After a few hours the Russian army marched in. They looked very disappointingly, they behaved very disappointingly. First of all, Polish uniforms, compared to theirs, looked very elegant, we looked like aristocracy. They, the Russians, were wearing some poor belts, not leather, but some canvas, and those big hats. And there were some Mongol units with them. And those guns on strings. Yes, I’m not kidding, many had them. They walked silently. People came out to greet them, and they started shooting. Over there, in Lyczakow, there were still opposition points, but usually everyone, both Poles and Jews, were treating them like saviors, because they imagined that the Germans entering the city would have been the worst possibility.

After some time the only ones happy about the Russians were small groups of communists. There weren’t too many communists in Lwow, most Jews belonged to either Zionist or Assimilators Organizations [20]. Bund [21] was rather weak. That small group of communists – they were the only ones greeting the Russians happily. Most Jews knew it was a misfortune.

My father was 54 then, he was a fairly energetic man, but broke down completely. Totally. He even stopped going out on the streets. The barracks were near our house, and when they were walking around, singing their songs, he would shut the windows. He changed completely. He started suffering from depression. He didn’t believe in the end of the war, as people believed the war would end and Russians have come to help. Father thought the war would last, and the Russians wouldn’t be able to resist and wouldn’t want to leave. He knew the history of Russian revolutions [in 1905 and 1917], the history of communism, processes that took place there, and considered them barbarians. One of my uncles was imprisoned there, in the USSR and when he came back he also told us a lot about them. Mother was also very shaken. But at that time Mother was already very sick.

When the Russians entered Lwow, I was employed at Neuman’s. The factory was then state-owned and functioned as a workers’ cooperative. I worked there until October 1940, until I was drafted into the Soviet Army. They drafted men born in 1917, 1918, 1919 – there was nothing I could do about it, I had to go. It was 18th October 1940. That’s an important date, that was the Sukkot holiday. Just like now it is the Holiday of Booths. And I remember on the last day of Sukkot I was supposed to go to the drafting point. I was waiting for Father. Father was in the prayer house, and I was ready to say goodbye. I remember as if it was today, Father, Mother, they hugged me somehow, and Father gave me a prayer: ahl tirah mi-pahad pitom… Do not be overwhelmed by sudden terror. Because there used to be kosher food at our house. As a goodbye Father said: ‘You’ll be forced to eat everything there. Remember, life requires compromise, but when you eat pork, remember not to lick the bones!’ It was supposed to be humor. He went with me with Mother and my girlfriend at the time, Ania, whom I probably would have married if it hadn’t been for the war.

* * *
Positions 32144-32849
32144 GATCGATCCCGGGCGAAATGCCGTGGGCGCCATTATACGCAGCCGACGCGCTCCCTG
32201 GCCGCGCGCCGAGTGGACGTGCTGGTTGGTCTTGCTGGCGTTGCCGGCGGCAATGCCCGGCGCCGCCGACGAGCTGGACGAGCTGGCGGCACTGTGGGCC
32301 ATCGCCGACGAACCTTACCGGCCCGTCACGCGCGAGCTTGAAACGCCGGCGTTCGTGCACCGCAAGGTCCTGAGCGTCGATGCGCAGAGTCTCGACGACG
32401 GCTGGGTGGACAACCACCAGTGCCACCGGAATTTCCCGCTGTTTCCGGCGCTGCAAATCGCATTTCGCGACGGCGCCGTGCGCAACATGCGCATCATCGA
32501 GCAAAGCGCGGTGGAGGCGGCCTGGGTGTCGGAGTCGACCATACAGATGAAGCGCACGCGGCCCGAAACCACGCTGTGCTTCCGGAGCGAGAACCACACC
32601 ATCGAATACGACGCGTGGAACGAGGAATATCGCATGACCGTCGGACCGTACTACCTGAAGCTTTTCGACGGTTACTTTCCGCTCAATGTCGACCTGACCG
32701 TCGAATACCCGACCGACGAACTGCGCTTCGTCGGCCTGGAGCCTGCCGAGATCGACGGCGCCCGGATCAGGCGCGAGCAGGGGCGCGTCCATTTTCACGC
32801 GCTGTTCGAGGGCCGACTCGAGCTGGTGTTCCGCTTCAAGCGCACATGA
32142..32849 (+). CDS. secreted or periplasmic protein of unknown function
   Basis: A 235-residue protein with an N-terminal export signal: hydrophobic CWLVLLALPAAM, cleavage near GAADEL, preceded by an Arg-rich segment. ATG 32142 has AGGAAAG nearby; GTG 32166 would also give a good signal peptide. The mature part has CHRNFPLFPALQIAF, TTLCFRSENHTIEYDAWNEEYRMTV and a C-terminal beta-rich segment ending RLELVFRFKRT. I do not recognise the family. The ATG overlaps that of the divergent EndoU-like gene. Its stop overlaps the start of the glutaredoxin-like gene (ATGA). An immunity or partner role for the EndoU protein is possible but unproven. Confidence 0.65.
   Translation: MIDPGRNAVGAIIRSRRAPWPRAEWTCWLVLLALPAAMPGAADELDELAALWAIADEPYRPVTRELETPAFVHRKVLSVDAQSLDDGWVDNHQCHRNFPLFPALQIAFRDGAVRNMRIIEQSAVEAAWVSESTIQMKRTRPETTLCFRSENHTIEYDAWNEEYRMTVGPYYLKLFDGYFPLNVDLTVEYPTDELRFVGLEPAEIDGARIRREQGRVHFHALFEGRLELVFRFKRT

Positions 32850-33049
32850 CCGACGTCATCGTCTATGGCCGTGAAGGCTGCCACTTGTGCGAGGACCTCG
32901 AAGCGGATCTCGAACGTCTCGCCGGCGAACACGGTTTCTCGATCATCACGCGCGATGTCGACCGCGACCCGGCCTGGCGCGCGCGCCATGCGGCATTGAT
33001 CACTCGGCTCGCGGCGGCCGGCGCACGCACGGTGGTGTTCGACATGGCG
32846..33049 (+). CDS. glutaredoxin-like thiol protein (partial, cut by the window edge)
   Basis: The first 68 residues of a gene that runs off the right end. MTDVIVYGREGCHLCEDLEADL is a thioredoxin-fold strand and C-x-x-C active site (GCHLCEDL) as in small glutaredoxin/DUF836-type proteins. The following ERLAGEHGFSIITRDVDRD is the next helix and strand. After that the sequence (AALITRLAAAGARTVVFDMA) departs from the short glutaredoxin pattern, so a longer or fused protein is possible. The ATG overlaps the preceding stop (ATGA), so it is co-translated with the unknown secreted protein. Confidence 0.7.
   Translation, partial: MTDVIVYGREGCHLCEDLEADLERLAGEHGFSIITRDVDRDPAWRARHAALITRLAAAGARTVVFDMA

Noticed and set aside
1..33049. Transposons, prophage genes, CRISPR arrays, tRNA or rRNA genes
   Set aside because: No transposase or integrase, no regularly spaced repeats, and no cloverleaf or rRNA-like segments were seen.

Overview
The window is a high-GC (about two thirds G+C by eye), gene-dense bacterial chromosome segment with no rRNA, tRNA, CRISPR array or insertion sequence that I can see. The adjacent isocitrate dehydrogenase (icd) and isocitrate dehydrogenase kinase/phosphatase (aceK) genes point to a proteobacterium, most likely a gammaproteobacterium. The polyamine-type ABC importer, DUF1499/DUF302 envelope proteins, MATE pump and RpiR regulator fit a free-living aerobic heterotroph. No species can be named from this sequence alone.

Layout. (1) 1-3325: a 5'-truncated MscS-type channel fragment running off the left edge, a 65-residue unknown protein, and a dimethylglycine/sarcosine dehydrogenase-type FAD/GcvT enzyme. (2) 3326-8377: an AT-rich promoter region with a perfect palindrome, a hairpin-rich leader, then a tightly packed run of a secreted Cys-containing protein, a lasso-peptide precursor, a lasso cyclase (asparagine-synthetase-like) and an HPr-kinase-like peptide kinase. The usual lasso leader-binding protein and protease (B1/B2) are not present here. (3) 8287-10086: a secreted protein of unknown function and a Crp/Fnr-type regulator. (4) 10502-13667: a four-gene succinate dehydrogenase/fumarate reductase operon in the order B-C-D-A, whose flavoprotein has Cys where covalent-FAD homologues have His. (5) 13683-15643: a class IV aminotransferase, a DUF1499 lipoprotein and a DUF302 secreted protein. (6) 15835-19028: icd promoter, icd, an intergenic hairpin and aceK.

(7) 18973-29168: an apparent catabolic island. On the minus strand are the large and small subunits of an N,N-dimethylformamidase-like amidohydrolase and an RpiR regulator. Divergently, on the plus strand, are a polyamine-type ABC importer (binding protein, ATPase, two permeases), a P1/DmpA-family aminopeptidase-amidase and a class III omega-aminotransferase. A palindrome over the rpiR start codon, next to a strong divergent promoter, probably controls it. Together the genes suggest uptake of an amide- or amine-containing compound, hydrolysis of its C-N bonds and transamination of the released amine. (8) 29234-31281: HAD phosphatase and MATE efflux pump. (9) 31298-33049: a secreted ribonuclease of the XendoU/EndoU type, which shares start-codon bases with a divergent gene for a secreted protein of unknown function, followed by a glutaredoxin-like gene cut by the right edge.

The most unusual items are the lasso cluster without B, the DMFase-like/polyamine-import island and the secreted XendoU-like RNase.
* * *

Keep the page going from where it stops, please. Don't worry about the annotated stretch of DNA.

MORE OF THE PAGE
The drafting point was in the 5th High School in Lwow. They, the Soviets, made us volunteers. There was a big class in the school, a large table and Russian officers sat there, and some civilians, and on the left there was a female doctor with a scale. She measured the height and we had to stand in front of her naked, like the day we were born. She checked whether you had venereal disease. Can you imagine, a young boy, I was completely innocent, really. I was shocked, stressed.

I considered using one of the underground organizations, which dealt with moving people from Vilnius to Israel. Those scout, Jewish youth organizations took care of it. I didn’t go for 2 reasons. There were small kids at home, Father was depressed, he wasn’t able to do anything. Mother was sick – I couldn’t leave them alone. Father was 56 then, Mother was a year younger. Besides, I belonged to the group that organized those transports. We were afraid, that if I didn’t come forward, if I ran away, then they’d send them [the family] to Siberia [22] as uncertain elements. Lwow had the status of a border city and everyone considered an uncertain element, was deported to Siberia.

Ania and I met in that school scouting organization, Bene Akiba. She was also getting ready to go to Israel. Her parents even sent her to a dressmaking course. Special, esthetic dressmaking. So, how should I say, she wasn’t my fiancée, because we were too young, but we went out for walks, and we even kissed. It’s difficult for me to say today what I liked about her. She was a blonde, nicely built, active, fit. She was intelligent, bright, had a sense of beauty.

When the war broke out, I used to help her family. There was hunger. People were afraid to leave their houses. Everything was closed. But I had a way to get to some grocery articles. So I used to pick some up for them, too. And later she got depressed. Her parents knew that we liked each other, so they wanted her to stay in the shelter with us, with me. We went separate ways when I was drafted into the army, and she stayed at home. But we kept in touch. She even sent pictures when I was in the army. Ania died during the war. She was probably taken with my family. She is a nice memory to me today. And when we pray for the deceased, I always say a prayer for her, too.